Department of Justice
U.S. Attorney’s Office
Eastern District of Tennessee
FOR IMMEDIATE RELEASE
Thursday, February 10, 2022
Convicted Knoxville Gang Leader Sentenced To Life In Prison For Drug And Money Laundering Crimes
KNOXVILLE, Tenn. On February 9, 2022, Ronald Turner, 25, of Knoxville, was sentenced to life in prison, followed by a five-year term of supervised release, by the Honorable Thomas A. Varlan, in the United States District Court for the Eastern District of Tennessee at Knoxville.
The sentencing follows Turner’s federal trial last July in which a jury convicted him and six other gang members of conspiring to distribute various controlled substances, including methamphetamine, heroin, fentanyl, marijuana, oxycodone, alprazolam, and buprenorphine in violation of 21 U.S.C. §§ 841(a)(1) and 841(b)(1)(A), (C), (D), and (E). Witnesses testified at trial that Turner, while serving a state prison sentence in the Tennessee Department of Corrections in Middle Tennessee for attempted second-degree murder, used contraband cell phones in the prison to organize multi-pound shipments of methamphetamine to other members of a violent street gang known as the Unknown Ghost Vice Lords in East Tennessee. The jury also convicted Turner and other defendants of conspiracy to commit money laundering in violation of 18 U.S.C. 1956(h). According to court documents, seven other charged members of the conspiracy previously pleaded guilty.
In determining the sentence, Judge Varlan considered several aggravating factors, including Turner’s role as a leader and organizer of the crimes, his distribution of drugs within the Tennessee state prison, and his direction that other gang members recruit minors to help commit the crimes. Judge Varlan further ruled that the sentence be served consecutively to Turner’s undischarged term of imprisonment in his state case. The remaining defendants who were convicted in July will be sentenced in the coming months.
“Turner was part of a gang that trafficked in lethal drugs, resulting in devastation and death within our community. This sentence sends a powerful message that incarcerated individuals who continue to engage in drug trafficking and who use minors to flood the community with drugs will face justice,” said United States Attorney Francis M. Hamilton III. “This case is an example of the Department of Justice’s comprehensive strategy to target and prosecute the most serious offenders who pose the greatest threats to safety and peace within the community.”
“Illegal drug trafficking continues to have a devastating and horrific impact on communities throughout our nation. This life sentence sends a very strong message to those who engage in these unlawful activities. The FBI and our law enforcement partners remain dedicated to identifying, investigating, and apprehending those who terrorize our communities with their reckless and illegal behavior,” said FBI Special Agent in Charge Joseph Carrico.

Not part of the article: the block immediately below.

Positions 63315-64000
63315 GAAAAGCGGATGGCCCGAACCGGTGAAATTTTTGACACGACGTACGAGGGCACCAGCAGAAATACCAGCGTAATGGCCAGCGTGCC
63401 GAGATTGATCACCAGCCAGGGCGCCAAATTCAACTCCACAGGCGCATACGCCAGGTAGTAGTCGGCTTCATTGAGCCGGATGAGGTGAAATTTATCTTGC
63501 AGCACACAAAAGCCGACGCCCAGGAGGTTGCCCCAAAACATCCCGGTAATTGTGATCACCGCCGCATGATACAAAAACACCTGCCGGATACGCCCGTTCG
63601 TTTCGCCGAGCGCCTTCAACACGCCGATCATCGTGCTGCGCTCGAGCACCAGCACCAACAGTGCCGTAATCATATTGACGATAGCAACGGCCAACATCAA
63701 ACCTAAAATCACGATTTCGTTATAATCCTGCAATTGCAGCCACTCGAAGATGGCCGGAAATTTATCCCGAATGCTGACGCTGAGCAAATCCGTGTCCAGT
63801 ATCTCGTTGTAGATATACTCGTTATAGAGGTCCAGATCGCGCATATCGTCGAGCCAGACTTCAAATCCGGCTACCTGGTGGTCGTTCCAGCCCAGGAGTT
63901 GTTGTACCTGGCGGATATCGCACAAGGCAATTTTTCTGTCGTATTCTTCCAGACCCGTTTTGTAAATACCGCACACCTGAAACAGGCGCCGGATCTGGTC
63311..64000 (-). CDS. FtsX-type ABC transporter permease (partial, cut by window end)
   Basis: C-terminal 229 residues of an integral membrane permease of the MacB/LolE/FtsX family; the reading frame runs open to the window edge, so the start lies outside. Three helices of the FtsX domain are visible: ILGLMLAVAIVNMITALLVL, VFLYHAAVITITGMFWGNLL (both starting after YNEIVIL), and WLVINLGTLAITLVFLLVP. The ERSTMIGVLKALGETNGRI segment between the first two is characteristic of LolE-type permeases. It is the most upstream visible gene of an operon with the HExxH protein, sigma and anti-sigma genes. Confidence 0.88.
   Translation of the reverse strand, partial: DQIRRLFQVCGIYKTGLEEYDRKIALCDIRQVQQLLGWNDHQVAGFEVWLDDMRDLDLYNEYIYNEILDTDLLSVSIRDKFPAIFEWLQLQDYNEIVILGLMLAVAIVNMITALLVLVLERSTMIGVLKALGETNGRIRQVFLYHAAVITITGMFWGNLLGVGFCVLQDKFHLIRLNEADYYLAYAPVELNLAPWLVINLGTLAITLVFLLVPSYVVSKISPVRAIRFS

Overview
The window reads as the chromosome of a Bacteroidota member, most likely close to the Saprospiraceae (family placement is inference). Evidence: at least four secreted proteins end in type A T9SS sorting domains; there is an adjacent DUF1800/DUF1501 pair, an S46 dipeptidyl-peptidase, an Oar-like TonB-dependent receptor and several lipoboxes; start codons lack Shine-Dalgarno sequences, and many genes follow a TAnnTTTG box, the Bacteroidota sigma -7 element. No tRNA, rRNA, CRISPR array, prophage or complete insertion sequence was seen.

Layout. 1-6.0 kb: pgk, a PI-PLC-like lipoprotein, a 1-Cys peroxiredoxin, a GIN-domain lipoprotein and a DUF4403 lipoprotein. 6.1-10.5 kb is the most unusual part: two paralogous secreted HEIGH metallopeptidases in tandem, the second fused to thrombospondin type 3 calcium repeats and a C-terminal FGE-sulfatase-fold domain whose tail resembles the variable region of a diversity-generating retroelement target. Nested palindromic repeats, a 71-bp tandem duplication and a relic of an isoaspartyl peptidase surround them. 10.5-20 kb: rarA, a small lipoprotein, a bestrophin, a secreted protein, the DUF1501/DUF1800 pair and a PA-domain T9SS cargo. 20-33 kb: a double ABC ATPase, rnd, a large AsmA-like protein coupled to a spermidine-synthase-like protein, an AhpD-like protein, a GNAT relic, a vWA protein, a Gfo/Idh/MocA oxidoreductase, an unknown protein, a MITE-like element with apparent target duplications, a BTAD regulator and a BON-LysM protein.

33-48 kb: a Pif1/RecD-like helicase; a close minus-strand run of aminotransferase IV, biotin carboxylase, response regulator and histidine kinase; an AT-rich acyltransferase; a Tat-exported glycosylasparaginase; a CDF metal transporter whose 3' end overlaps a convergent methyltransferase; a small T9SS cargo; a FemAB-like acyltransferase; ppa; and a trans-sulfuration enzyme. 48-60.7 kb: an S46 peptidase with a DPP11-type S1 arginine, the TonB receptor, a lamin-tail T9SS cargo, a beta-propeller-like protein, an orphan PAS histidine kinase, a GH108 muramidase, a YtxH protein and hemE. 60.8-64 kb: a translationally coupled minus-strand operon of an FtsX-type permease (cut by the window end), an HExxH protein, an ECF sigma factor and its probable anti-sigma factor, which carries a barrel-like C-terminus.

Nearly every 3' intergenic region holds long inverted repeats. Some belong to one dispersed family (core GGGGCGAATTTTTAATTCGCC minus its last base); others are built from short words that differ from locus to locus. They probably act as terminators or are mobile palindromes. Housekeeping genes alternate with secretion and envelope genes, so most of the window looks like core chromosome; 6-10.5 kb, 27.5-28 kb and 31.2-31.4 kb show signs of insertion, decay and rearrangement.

“Contraband cellphones are a significant security threat that makes criminal conspiracies possible between people inside our correctional environment and those on the outside,” said TDOC Interim Commissioner Lisa Helton. “Illegal cellphones have been used to orchestrate drug operations and other criminal activities that cause devastating consequences for public safety. The Tennessee Department of Correction is committed to working with our law enforcement partners to put an end to this type of activity that threatens our facilities and our communities.”
“Without question, the conviction and sentencing of this defendant will have a profound effect on public safety and quality of life, most significantly in the inner-city where Turner committed numerous acts of violence as an influential gang member. I am extremely proud of the work that KPD investigators Brandon Stryker and Brandon Glover did over an extensive period of time to dismantle a violent inner-city gang, of which Turner was a member. In their capacity as KPD investigators assigned as task force officers to the FBI, they worked collaboratively with the FBI, the U.S. Attorney’s office, and their colleagues in KPD’s Organized Crime Unit to end this defendant’s contributions to creating fear in the lives of citizens who seek only to raise their families in a safe community,” said Captain Tony Willis, KDP Organized Crimes Unit. “We are likewise grateful for the support and collaboration of the FBI and the U.S. Attorney’s Office in prosecuting this violent inner-city gang.”
This conviction and sentence resulted from an investigation conducted by the Knoxville Police Department, Federal Bureau of Investigation, United States Postal Inspection Service, Cleveland Police Department, Chattanooga Police Department, Hamilton County Sheriff’s Office, the Tennessee Department of Corrections, and the Tennessee Highway Patrol. The Tennessee Bureau of Investigation, the Drug Enforcement Administration, and the Bureau of Alcohol, Tobacco, Firearms, and Explosives also assisted in this investigation by conducting drug and firearms analysis on seized evidence in the case.
Assistant United States Attorneys David P. Lewen, Jr. and Brent N. Jones represented the United States.
This prosecution is part of an Organized Crime Drug Enforcement Task Force (“OCDETF”) investigation. OCDETF identifies, disrupts, and dismantles the highest-level drug traffickers, money launderers, gangs, and transnational criminal organizations that threaten the United States by using a prosecutor-led, intelligence-driven, multi-agency approach that leverages the strengths of federal, state, and local law enforcement against criminal networks.